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Was The Success Of The Nazi Party More To Do With Hitler Than Any Other Factor?

579 words - 2 pages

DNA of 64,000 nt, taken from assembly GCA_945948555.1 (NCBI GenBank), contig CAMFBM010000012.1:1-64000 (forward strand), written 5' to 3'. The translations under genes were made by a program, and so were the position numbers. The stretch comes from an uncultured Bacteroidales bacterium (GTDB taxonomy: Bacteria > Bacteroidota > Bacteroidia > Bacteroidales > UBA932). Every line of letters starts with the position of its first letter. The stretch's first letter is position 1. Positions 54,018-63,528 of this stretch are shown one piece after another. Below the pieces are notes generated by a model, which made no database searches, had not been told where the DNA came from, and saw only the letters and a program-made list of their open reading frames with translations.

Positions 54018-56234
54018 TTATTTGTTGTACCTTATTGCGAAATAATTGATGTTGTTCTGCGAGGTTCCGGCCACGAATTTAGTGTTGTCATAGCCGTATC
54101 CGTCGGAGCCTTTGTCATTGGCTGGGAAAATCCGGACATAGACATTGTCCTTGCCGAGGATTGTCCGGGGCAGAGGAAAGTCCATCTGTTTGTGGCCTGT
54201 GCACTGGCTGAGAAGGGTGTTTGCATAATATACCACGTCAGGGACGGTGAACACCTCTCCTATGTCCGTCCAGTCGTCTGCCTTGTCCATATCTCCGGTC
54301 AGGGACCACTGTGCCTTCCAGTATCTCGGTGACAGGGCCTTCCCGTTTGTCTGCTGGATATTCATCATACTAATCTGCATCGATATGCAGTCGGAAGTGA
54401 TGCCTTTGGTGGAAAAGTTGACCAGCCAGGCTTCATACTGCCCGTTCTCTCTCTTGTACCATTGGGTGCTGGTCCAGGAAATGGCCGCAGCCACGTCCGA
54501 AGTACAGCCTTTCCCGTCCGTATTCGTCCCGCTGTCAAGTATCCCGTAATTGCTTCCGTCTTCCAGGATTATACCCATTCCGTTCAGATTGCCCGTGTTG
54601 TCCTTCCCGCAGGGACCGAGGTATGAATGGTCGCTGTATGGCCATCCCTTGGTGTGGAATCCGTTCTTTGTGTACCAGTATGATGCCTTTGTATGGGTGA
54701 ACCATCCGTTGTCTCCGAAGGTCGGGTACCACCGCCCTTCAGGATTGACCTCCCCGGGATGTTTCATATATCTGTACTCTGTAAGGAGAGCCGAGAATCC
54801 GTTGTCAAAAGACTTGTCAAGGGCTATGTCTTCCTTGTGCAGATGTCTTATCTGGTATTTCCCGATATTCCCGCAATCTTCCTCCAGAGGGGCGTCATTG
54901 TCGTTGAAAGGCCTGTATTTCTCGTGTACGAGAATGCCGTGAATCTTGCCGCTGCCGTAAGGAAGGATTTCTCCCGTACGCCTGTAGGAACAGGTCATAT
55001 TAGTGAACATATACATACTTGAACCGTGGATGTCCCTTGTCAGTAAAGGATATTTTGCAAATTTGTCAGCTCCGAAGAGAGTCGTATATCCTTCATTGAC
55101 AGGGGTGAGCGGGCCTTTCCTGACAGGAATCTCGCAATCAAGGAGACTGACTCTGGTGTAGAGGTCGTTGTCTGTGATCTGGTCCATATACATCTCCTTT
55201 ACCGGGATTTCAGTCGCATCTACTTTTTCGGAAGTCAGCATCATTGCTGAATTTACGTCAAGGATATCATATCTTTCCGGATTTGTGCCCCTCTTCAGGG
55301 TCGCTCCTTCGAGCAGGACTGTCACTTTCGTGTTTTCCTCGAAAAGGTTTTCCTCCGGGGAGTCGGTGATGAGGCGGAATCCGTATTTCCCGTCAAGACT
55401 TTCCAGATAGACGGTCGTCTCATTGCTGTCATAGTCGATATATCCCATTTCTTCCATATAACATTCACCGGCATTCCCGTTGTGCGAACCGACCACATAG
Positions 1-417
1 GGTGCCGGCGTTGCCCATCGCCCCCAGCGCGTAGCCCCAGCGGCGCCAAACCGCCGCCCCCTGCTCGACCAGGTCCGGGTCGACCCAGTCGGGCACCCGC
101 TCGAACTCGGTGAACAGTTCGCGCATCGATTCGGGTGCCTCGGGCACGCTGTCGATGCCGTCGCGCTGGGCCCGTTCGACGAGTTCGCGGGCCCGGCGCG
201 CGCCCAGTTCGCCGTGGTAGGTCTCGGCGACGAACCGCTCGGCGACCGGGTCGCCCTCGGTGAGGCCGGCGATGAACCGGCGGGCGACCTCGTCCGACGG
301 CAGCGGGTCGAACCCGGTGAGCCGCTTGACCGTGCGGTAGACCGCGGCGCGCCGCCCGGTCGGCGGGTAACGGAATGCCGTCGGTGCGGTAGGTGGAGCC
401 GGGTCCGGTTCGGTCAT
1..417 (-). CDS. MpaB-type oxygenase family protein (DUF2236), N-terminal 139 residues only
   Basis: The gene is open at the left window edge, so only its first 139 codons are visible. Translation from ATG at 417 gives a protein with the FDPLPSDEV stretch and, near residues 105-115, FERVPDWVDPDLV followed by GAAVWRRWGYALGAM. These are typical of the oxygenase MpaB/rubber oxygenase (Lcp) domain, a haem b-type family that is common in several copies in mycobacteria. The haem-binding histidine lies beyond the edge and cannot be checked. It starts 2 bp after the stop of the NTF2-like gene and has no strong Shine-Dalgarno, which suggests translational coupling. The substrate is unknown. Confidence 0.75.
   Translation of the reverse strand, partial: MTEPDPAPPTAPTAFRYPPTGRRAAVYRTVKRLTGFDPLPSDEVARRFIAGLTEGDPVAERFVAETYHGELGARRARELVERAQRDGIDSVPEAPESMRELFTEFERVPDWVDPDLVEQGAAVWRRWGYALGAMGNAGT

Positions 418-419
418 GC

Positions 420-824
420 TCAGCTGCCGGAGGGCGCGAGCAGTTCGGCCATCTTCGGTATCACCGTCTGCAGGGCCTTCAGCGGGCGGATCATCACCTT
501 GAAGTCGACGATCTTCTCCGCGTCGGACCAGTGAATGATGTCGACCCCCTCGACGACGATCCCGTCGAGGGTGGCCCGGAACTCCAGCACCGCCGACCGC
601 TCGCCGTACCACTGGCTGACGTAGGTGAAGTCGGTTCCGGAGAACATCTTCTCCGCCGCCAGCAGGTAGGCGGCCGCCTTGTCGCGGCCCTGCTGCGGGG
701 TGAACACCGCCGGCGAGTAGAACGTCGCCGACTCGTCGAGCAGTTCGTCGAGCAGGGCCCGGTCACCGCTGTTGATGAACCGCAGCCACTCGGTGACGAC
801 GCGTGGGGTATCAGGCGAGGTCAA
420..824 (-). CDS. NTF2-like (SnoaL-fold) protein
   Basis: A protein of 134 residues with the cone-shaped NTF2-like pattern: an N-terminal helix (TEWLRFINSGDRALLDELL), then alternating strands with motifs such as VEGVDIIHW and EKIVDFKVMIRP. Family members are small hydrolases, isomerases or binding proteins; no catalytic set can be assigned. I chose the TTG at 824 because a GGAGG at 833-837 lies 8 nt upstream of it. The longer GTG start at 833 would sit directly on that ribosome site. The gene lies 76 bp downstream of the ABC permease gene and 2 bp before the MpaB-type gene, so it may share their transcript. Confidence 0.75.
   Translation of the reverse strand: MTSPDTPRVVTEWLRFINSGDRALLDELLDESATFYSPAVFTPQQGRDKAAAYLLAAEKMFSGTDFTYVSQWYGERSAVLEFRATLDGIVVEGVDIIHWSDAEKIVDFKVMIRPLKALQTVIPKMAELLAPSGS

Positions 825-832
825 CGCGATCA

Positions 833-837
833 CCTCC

There are many conflicting views on why the Nazi Party came to power in pre–World War II Germany, but they all seem to centre round Adolf Hitler, the Party leader at the time. But was Hitler the main factor for the rise and rise of the Party, or was there more to it than him?Hitler himself believed that it was his own destiny to become the leader of the Nazi Party – he called it the “Inevitable Truth”. He believed that the Nazis would have been nothing, without him. He was responsible for carrying–out the Nazi Party’s strongest single element, which was anti–Semitism, leading to the Holocaust and the attempted mass–extermination of the Jewish people. He was able to justify his ridiculous policies with his own charisma. He was a man famous for his speeches at the huge Nazi rallies, and his skills at various forms of propaganda. He could twist anything an opponent of his said to win over the support of the public, easily. Hitler came-up with the Nazi Party’s “Twenty–Five Point Plan”, a carefully thought–out party programme, that illustrated to the German population just what voting for the Nazi Party would do for them. He was a very clever man, and after the failure of his “putsch” in Munich in 1923, he decided to switch his attention to achieving power legally and then changing Germany afterwards.However, aside from Hitler, there were two other major factors that contribute as to why the Nazi Party were such a success, and they are the Great Depression, and the fact that the Nazis were really helped into power. The Great Depression was a great chance for the Nazis to show the German public that the Weimar...

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